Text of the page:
Women in Tunnelling: The case for choosing engineering
Savannah Sang shares her journey to becoming an engineer and why engineering can be a rewarding career for women looking to challenge themselves.
When I finished school, I never considered engineering as a career path. In fact – after completing year 12, I started a degree in physiotherapy before realising it wasn’t for me. Having worked as a civil engineer for almost ten years now, I can’t imagine doing anything else! Engineering – and tunnelling in particular – is a challenging and incredibly rewarding career.
I was the first person in my family to attend university. After determining physiotherapy was not for me, I spoke to a career counsellor who suggested I complete a questionnaire to see what job would suit me. According to the results, some suitable jobs were landscaper or helicopter pilot, engineering was number seven on this list. From the information I could find, the career sounded interesting, so I decided to enroll.
Shortly after starting the Bachelor of Engineering degree at Griffith University, I knew I had made the right decision. Engineering hadn’t been a consideration before I received the questionnaire results – I think that is one reason not many female school leavers consider it as a viable option. I discovered the truth in the saying: “you can’t be what you can’t see”. This is something we really need to change.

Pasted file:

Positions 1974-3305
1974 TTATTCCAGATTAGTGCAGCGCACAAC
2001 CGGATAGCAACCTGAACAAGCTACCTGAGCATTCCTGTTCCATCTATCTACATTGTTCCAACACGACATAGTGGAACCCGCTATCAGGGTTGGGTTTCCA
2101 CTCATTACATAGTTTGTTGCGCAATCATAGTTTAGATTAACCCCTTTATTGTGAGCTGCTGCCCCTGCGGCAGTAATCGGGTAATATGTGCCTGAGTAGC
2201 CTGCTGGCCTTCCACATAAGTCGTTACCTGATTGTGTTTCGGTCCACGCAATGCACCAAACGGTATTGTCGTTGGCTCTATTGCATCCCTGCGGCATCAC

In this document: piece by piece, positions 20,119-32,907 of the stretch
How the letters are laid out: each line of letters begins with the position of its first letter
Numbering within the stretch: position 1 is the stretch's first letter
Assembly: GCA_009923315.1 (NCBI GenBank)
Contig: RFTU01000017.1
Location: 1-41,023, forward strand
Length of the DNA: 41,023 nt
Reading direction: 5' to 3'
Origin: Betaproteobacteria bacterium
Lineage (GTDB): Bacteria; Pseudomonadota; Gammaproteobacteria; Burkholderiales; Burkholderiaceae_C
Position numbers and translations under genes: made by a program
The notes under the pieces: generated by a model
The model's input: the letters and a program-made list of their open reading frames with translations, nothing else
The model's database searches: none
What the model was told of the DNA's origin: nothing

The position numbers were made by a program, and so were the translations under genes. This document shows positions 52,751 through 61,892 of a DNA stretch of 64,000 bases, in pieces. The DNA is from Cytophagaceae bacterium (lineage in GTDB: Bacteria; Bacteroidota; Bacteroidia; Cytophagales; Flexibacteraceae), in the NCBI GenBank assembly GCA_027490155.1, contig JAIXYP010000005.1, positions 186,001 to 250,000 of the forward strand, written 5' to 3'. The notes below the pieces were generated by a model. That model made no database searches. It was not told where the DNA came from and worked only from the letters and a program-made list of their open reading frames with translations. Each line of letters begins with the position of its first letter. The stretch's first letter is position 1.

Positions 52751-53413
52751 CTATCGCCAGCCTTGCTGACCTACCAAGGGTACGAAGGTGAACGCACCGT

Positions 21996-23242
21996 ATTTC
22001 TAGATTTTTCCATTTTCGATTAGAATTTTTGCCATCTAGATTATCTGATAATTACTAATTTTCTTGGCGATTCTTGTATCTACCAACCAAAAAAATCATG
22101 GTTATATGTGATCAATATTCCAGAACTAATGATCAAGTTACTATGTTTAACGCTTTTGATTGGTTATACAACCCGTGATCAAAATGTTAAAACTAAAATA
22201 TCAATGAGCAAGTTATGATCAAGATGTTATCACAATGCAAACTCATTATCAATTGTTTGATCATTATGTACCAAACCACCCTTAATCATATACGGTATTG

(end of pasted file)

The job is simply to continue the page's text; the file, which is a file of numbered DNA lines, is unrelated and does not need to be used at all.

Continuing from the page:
Throughout my career I have had the opportunity to work with some incredible people on large infrastructure projects such as the Legacy Way Tunnel in Brisbane, the New M5 Tunnel and the Westconnex Rozelle Interchange in Sydney. One of the best things about being an engineer for me is the long-lasting relationships you can form when working on a project. You can gain a great support network and there’s a real sense of camaraderie and inclusiveness – even if the gender imbalance is still significant when you are working underground.
I’m now a Senior Project Engineer at Gamuda Australia. Gamuda is renowned for being innovative in the tunnelling space, pioneering industry-first solutions like the variable density (VD TBM) and autonomous tunnel boring machines (A-TBM) and the world’s first dual traffic and stormwater management tunnel (SMART) in Malaysia.
“The opportunity to work with world-class experts doesn’t come around very often, so joining the business was an easy decision for me.”
Everyone at Gamuda brings something different to the team. It’s those different skills, experiences and ways of approaching a problem that make Gamuda such an enriching place to work.
Some advice for female school leavers out there – be open to choosing unconventional career paths and challenge your limitations. I was not sure if engineering was right for me until I gave it a go. I’d also encourage more women to pursue a career in tunnelling and support those already in the industry. If you have a natural curiosity, love solving problems and working with a team towards achieving a common goal, engineering can be an exciting and rewarding career path.
I’m proud to be a woman in engineering and grateful to work for a company that values and champions the great contribution women make to the industry.
Savannah Sang is a Senior Project Engineer with Gamuda Australia